Husband Matt Guarraia, who supported her public posts, said sometimes he believed she was portraying too rosy a picture, making Madeline's leukemia look "like a cakewalk."
"But, oh, it was very therapeutic for her, and just that alone was great," he said. "And I loved that people were mentioning Madeline's name. I loved someone stopping me and having a conversation about Madeline. I loved being stopped in Wal-Mart by somebody, random strangers I didn't know but who knew me from Mad About Madeline."
Over the months, Amie Guarraia gave updates on Madeline's condition, her treatments, and how the family was coping.
There were upbeat posts when Madeline was feeling strong and was at home with her friends and siblings, and sad missives when she was sick, blinded by the drugs that were trying to cure her, and frustrated by her illness.
Some posts were heart-wrenching, like the one about an overheard conversation between Madeline and friends about how the 9-year-old was sorrowful that she would likely not live to see 10.
On Facebook, Guarraia promoted awareness of childhood cancer and the issues surrounding it, and educated followers about things like cord blood, platelets and bone marrow transplants.
When the cancer came back after Madeline's initially successful marrow transplant from baby brother Anthony and a subsequent experimental drug therapy failed, she acknowledged to the 30,000 followers that hospice had been called in.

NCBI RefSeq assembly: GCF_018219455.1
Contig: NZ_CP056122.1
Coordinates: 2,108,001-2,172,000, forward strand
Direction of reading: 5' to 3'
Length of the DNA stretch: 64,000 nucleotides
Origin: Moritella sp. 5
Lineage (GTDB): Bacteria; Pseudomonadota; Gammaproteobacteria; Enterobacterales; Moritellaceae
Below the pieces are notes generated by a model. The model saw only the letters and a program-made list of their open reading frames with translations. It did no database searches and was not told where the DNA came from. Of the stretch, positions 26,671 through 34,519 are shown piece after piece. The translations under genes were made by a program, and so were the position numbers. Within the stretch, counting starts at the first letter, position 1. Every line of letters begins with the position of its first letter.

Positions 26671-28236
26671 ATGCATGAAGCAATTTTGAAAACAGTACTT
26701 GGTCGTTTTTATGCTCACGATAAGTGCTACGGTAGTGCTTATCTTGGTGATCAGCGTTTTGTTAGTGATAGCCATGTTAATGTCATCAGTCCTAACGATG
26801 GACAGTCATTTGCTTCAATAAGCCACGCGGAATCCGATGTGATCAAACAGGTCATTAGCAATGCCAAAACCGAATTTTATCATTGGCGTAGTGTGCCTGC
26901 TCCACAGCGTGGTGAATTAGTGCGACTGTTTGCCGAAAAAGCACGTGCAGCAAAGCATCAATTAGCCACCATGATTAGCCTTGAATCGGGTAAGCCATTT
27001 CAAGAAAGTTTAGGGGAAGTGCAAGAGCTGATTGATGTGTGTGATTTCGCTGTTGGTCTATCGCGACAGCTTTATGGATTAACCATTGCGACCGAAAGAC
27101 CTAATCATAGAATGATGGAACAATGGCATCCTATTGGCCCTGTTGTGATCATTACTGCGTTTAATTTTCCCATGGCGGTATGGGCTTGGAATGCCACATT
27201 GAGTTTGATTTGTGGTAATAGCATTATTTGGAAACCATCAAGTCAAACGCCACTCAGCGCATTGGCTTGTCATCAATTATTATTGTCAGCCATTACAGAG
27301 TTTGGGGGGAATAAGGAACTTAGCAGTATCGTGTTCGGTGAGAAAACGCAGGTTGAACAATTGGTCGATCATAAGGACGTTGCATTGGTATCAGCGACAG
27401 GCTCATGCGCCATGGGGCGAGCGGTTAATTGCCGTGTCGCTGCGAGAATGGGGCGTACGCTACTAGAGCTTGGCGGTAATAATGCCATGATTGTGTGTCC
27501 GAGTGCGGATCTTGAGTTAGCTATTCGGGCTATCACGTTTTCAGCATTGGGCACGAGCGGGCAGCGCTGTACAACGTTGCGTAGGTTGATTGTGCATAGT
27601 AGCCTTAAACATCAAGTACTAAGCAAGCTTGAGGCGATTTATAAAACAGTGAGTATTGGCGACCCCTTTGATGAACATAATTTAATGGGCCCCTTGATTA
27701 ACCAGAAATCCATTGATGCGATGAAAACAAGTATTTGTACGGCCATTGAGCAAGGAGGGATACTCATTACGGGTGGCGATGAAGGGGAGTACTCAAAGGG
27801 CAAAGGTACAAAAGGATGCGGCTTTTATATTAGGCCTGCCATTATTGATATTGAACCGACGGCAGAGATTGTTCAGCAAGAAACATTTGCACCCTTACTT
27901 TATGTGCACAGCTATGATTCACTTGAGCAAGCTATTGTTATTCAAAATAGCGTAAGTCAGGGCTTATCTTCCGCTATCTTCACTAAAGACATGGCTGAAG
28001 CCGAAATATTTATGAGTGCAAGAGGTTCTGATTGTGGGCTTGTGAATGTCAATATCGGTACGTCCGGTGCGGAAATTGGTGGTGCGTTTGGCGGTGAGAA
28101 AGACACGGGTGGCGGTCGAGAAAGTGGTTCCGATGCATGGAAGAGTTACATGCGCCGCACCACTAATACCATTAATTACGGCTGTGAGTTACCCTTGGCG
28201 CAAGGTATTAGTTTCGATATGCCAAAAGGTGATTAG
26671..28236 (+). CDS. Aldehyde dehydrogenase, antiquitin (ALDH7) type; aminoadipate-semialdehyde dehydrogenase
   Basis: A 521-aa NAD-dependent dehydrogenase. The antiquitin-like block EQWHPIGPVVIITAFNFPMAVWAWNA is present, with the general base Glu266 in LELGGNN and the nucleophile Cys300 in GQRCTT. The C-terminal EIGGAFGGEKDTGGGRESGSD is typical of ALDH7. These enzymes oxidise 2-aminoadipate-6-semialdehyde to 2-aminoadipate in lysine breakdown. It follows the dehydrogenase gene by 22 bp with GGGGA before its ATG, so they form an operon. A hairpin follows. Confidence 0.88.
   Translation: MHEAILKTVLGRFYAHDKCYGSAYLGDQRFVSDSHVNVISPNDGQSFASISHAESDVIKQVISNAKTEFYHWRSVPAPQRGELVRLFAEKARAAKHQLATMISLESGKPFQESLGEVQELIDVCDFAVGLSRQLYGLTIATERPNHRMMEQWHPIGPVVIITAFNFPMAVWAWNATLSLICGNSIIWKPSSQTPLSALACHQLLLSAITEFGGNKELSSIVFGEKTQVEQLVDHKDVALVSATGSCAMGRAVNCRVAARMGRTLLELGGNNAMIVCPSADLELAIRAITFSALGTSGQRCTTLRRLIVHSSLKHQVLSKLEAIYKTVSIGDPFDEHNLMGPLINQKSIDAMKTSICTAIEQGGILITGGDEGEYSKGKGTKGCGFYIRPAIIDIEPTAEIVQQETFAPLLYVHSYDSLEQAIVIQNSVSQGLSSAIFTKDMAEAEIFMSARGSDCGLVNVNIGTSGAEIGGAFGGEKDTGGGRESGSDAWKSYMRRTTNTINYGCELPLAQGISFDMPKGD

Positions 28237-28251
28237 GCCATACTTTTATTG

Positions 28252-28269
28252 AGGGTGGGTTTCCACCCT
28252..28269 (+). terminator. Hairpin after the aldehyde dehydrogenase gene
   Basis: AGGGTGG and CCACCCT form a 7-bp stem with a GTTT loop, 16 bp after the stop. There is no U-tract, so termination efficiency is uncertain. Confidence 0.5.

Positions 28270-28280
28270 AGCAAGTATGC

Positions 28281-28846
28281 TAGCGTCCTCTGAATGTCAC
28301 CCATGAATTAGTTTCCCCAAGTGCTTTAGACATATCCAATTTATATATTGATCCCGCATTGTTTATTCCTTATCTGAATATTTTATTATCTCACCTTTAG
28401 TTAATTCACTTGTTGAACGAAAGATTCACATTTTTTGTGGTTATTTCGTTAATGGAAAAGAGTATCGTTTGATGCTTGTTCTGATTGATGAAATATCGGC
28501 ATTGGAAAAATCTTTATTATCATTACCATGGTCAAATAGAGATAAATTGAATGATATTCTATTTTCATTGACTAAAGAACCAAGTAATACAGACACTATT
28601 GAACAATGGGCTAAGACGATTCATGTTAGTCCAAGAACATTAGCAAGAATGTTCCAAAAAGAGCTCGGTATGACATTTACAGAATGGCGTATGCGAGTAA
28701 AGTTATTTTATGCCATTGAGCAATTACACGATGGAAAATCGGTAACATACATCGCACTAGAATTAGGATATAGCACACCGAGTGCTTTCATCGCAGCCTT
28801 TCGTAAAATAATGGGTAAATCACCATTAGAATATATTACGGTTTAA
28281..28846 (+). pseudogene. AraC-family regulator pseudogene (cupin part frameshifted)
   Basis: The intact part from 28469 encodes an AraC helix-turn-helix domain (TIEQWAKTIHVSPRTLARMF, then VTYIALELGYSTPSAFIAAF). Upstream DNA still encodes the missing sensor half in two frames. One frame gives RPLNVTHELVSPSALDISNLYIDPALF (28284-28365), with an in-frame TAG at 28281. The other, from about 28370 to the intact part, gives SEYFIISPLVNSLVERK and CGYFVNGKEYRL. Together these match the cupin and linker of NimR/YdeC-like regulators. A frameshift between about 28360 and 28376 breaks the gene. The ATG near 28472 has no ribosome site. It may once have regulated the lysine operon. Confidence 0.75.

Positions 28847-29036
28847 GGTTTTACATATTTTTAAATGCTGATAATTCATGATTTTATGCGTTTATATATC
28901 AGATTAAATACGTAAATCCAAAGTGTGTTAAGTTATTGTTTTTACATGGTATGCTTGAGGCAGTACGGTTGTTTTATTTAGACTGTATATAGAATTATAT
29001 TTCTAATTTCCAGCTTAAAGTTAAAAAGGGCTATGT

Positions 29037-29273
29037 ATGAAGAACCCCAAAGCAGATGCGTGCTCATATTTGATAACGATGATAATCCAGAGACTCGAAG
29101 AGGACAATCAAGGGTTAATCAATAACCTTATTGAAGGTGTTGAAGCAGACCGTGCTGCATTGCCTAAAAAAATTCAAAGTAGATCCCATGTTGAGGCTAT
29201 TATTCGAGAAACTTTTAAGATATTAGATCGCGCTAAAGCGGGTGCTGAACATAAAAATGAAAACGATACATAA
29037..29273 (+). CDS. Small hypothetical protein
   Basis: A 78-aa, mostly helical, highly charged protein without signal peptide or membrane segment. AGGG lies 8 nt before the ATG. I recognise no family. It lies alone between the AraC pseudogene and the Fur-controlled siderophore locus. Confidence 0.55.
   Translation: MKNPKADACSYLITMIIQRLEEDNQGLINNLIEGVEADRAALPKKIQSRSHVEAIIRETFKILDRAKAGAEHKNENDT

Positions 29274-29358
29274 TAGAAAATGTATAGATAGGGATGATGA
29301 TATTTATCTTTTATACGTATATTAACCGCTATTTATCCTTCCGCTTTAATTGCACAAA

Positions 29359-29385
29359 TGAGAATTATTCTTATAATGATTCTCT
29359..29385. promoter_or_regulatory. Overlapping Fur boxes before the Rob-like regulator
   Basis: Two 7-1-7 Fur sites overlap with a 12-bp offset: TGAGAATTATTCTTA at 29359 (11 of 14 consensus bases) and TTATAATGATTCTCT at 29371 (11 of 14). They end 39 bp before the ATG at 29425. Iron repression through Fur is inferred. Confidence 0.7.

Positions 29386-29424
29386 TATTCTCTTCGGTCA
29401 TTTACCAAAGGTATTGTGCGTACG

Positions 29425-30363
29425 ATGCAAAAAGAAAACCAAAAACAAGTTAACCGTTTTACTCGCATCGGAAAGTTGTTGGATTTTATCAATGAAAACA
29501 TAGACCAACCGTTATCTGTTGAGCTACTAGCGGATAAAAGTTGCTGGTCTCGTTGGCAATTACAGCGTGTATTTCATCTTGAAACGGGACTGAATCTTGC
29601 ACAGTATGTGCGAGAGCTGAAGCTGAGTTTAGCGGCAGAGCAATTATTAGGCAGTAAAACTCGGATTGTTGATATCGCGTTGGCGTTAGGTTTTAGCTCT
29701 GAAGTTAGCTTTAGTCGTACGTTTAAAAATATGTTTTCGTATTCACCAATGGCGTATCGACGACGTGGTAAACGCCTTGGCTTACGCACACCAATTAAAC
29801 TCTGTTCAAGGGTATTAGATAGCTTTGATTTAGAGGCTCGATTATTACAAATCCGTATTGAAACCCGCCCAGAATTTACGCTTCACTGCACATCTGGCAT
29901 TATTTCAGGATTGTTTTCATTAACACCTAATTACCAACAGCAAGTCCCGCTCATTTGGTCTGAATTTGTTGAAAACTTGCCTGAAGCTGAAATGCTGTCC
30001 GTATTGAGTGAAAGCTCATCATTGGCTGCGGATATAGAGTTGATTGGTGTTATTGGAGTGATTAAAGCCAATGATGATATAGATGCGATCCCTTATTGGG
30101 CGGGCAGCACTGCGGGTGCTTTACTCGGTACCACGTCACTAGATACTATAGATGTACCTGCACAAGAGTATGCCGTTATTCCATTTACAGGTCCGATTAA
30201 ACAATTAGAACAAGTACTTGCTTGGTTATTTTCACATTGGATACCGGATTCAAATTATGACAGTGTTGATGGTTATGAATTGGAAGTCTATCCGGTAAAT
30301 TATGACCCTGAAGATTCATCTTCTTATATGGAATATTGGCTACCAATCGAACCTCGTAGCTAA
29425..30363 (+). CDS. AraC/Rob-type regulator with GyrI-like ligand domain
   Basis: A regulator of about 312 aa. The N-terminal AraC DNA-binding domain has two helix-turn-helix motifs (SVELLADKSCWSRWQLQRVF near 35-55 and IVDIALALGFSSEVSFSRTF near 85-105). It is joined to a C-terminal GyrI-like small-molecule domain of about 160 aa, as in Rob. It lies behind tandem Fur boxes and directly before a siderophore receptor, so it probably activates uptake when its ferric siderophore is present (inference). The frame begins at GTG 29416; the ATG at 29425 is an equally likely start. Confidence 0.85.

The sorrow expressed on Facebook was palpable.
Just like the Guarraias, who rushed Halloween and Christmas in 2015 in an effort to have two more holidays with Madeline, readers felt the seesaw swing of the family when in late December, the little girl rebounded and hospice was sent away.
Amie Guarraia shared it all on Facebook, with many posts garnering thousands of reactions and shares.
The update the day that Madeline died prompted 21,000 reactions and was shared by 5,496 followers.
Egan, the teacher who helped start the page, said typical posts on Mad About Madeline reached 75,000 to 200,000 people, and photographs, as many as 250,000.
"Amie just wanted everyone to know what an incredible kid that Madeline was, and she did an incredible job of it and inspired a lot of people," Egan said. "She was really honest and brave and intuitive about what Madeline was going through."
So many gifts
The family was deeply moved by the outpouring of support, from help paying their mortgage to money for gasoline for their vehicles.